Definition: A retina detachment occurs when the thin membrane of the back of the eyeball is damaged. Tears and breaks may occur as we age. Over time, this damage can lead to a detachment as the fluid passes through a break to the retina. The retina then peels away and floats in the central portion of the eye. This detachment can result in rapid vision loss, typically in the peripheral vision. Degeneration of the retinal tissue can also lead to a retinal detachment.
Symptoms: Retinal detachment caused by tears and breaks results in sudden flashes of light. A person may also experience eye floaters, a dark shadow covering their field of vision, or blindness if the entire retina detaches.
Treatment(s): Treatments for retinal detachment depend on your level of detachment. Your doctor may recommend laser surgery, cryotherapy, or a vitrectomy to remove all or some of the vitreous humor in the eye.
Retinitis Pigmentosa (RP)
Definition: Retinitis pigmentosa (RP) is a group of retinal diseases that result in the loss of peripheral vision. Because RP covers a group of retinal diseases, accurately predicting it in patients is not possible. Many patients will experience a slow, progressive loss of vision, resulting in tunnel vision. Patients are rarely born with RP but may develop symptoms over time.
Symptoms: Symptoms include peripheral vision loss, blindness at night or in dimly lit areas, and tunnel vision. Rarely do patients become fully blind.
Treatment(s): Treatments will not prevent, halt, or cure RP, but vision rehabilitation can manage symptoms. This treatment includes therapies, wearing sunglasses, or taking daily vitamins.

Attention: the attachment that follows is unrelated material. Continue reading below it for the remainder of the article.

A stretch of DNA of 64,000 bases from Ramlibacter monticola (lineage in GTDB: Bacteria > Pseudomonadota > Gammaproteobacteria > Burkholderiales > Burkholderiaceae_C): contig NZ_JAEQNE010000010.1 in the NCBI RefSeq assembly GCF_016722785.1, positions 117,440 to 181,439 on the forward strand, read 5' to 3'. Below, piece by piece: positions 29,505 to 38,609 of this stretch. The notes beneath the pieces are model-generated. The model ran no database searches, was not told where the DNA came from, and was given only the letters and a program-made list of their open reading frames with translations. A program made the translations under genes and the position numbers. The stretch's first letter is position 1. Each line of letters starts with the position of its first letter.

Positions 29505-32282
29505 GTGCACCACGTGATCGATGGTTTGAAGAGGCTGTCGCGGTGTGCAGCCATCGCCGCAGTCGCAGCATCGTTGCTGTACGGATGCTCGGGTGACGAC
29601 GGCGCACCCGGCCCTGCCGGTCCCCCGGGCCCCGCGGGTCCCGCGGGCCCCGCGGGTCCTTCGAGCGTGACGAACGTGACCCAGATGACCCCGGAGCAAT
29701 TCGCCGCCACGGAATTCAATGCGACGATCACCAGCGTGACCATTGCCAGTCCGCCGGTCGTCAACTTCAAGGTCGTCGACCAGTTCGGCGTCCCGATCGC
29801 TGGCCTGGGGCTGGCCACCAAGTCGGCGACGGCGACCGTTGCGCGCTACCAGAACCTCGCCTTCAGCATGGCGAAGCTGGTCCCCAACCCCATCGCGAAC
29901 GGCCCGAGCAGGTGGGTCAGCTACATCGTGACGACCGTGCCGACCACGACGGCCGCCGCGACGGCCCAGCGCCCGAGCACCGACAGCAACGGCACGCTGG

Styes and Chalazions
Definition: Chalazia are enlarged oil glands, similar to a pimple, deep in the eyelid. This obstructs the gland’s opening.
Styes are typically infected eyelash follicles that inflame the eyelid. While many only develop one or two styes throughout their life, others develop them regularly.
Symptoms: A chalazion appears as a swollen eyelid with mild irritation or pain. These symptoms may disappear after a few days. The eyelid will then become swollen and cause blurry vision. The underside of the eyelid may also form a red or gray area.
A stye presents with redness and tenderness, pain around the edge of the eyelid, and the formation of a round, swollen area, leading to tearing and sensitivity to light. In some cases, the entire eyelid will swell. A yellow spot will develop in the center of the swollen area. Typically, a stye will rupture in two to four days, release puss, and disappear.
Treatment(s): Often, chalazia and styes disappear on their own. Treatments include warm compresses, surgery, or antibiotics for styes.
Definition: Eye trauma is a common ailment to the eyes. These external injuries can impact or limit vision or result in blindness if not treated immediately. Trauma includes a ruptured globe, foreign bodies in the eye, contusions, orbital fractures, retina detachments, corneal abrasions, and more.
Symptoms: Symptoms of trauma include sudden vision loss, difficulty seeing, and pain.
Treatment(s): Treatment for eye trauma will depend on the severity of the injury. Surgical repairs often occur when the trauma is new, and secondary surgery is employed later to continue to repair or address damage. Further management may continue to observe any future impact on vision.